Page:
I haven't lost writing in a while, thankfully, except for last week's Wallace fiasco. I've heard horrible stories of authors changing the names of their Scrivener files and then being unable to locate them. Mine was two different things: text in PlainText on the iPad that didn't sync to Dropbox because the wifi was not on, but that also for some reason did not save in the PlainText app itself; and the next day myself highlighting all the text and trying to click on "copy" and then realising I'd pressed the letter n by accident, and then pressing two more buttons before I discovered where the "undo" button was (and undo on the iPad only goes back one step), thereby losing everything I'd typed in that session.

That was nothing, however, a mere loss of some transcription of an already-printed text. Losing actual writing hurts much more. One major incident I can remember is when I had a book stolen. Before I left the office for the day I went into the washroom and put my purse and book down on a chair in the entrance. When leaving, somehow I forgot to pick up the book, which was a crazy thing to do because it was stuffed with bits of paper with story scenes and ideas scribbled on them. I went back first thing the next morning, and my book was gone. Neither the cleaning service nor security was any help. Who steals a book with notes-to-self in it? I'll never get those scenes back!

The IWSG tip is therefore Save Your Work! And make sure you have backups. One thing I learned while visiting places with slower internet is to periodically highlight your text and copy it (this is especially useful for when blog comments go wonky). That way if you're in the middle of a heartfelt reply and the internet crashes, you won't lose your wording. Unless you have your Firefox settings set to not save copied text when the browser closes - another thing that happened to me last week!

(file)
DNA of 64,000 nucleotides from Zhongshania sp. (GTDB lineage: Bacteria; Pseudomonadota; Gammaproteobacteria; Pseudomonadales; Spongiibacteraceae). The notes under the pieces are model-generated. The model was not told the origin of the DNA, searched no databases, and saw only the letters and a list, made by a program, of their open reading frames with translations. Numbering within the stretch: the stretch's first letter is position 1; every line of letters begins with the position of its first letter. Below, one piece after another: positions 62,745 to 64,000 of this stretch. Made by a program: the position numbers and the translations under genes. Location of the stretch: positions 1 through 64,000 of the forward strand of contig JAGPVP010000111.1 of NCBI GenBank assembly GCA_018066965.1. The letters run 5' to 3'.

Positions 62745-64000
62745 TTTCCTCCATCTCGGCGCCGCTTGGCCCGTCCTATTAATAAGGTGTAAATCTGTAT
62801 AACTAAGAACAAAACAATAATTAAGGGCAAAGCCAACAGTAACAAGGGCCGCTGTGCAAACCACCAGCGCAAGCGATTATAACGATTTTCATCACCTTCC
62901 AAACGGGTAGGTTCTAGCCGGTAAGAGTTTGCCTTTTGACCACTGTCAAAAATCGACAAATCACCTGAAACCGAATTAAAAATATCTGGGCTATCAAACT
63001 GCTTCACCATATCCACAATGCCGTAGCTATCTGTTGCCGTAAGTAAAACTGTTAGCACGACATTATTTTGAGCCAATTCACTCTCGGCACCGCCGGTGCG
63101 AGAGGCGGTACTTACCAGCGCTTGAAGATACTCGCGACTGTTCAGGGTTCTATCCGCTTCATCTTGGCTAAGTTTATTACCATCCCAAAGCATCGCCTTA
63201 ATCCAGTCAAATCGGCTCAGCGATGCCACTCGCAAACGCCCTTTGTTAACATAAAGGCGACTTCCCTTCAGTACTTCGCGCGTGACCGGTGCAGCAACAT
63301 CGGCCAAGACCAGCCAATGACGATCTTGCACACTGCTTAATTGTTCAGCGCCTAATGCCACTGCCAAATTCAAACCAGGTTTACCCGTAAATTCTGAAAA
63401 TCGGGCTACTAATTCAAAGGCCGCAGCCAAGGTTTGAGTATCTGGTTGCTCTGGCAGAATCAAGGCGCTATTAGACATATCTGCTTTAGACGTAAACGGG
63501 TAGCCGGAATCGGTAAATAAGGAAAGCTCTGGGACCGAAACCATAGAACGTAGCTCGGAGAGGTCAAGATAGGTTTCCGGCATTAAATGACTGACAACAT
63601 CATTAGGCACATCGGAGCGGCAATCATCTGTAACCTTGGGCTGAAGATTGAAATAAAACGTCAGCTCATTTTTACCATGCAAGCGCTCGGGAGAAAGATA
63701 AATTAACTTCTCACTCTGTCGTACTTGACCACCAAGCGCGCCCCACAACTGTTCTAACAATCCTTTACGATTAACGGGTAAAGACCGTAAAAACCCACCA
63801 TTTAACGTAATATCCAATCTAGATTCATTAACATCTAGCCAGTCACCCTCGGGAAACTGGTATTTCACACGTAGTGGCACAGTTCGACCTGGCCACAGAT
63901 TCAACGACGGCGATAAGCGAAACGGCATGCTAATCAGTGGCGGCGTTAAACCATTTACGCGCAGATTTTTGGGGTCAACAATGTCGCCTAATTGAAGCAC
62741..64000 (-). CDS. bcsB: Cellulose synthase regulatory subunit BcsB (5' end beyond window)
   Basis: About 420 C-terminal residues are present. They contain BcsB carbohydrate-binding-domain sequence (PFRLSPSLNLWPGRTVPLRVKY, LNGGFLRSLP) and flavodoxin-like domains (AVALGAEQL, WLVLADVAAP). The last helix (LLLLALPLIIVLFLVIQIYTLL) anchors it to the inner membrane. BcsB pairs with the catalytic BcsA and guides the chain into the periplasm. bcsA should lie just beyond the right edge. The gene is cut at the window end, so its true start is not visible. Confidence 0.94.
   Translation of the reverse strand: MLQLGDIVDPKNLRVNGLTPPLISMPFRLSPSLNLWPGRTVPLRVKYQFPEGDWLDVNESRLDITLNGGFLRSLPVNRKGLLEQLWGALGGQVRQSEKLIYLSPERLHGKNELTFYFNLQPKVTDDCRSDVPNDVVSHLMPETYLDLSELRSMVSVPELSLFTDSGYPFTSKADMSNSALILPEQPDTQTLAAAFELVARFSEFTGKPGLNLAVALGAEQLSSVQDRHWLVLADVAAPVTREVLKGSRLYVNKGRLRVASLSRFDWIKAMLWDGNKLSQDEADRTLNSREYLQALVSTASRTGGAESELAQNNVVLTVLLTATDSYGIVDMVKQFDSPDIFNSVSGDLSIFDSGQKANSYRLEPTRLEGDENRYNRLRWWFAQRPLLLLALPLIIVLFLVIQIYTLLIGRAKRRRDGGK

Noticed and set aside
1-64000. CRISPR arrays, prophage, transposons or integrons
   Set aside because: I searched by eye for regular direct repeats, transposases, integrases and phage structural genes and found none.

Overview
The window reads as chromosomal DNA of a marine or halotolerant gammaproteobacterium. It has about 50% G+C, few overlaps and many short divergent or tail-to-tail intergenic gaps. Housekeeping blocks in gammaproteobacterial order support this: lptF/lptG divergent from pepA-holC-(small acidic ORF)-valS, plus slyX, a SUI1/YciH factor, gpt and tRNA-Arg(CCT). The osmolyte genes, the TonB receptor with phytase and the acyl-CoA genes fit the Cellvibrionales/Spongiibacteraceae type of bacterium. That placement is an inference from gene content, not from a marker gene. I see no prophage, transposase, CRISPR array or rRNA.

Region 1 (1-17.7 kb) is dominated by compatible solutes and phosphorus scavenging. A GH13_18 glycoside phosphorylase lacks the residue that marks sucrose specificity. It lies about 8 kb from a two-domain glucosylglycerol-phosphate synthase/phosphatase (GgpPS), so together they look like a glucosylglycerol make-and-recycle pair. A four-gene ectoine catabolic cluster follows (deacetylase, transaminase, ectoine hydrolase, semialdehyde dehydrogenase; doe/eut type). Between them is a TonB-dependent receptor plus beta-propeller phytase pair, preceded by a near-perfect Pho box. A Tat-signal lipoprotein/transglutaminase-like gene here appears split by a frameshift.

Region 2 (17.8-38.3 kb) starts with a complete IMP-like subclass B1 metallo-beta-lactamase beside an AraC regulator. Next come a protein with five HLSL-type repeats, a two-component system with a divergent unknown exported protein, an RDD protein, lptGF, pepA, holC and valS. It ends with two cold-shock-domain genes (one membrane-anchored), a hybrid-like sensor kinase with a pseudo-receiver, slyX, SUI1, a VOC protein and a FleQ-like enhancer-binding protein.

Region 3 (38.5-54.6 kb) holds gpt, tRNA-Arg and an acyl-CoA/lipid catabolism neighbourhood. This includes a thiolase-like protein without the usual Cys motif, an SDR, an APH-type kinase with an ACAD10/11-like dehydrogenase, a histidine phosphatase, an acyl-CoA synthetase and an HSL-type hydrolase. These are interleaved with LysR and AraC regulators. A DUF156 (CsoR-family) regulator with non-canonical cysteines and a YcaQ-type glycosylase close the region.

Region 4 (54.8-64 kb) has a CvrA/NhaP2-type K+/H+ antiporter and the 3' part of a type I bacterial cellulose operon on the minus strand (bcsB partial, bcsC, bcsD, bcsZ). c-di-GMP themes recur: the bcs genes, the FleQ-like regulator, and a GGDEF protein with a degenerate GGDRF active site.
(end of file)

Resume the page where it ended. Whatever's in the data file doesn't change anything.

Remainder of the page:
In more exciting writerly titbits, Stephanie had an interesting post the other day on three things I write and three I don't.

Three things I write:

Historical romance - my mainstay. I love exploring historical eras I've always wanted to read about, and romance is what makes the writing most interesting, especially since I'm a pantster.

Middle grade/Young adult - I love reading these genres. So far I've only written one full length novel with a younger main character. It's mostly middle grade; I don't think I've tried a story yet that explores young adult themes.

Short stories - This isn't a real genre, of course. So far I've written a realist fantasy, a historical murder mystery, a historical literary piece, and others. Short stories, when they come, are always out of left field for me.

Three things I don't - yet:

Poetry - I used to write poems all the time but it's been years - at least since the last time I read Stephen Fry - that I've been able to express myself this way.

Dystopian - I haven't tried it yet. But I've got a story idea rattling around in the back of my head. The first ever snip from the story is up as part of the August writers' exercise on the Forum right now! Another ROW80 goal for this round met!

Fantasy - I've never tried this before. I've got one brief glimmer of a story idea. But it's not set in a world of my own creation, even, so this'll be a back burner idea for a long time.

Speaking of fantasy, I'm a Goblin Girl!

Take Tara Tyler's fun Beastly Survey, part of her promotion for Broken Branch Falls, book one in the Beast World series.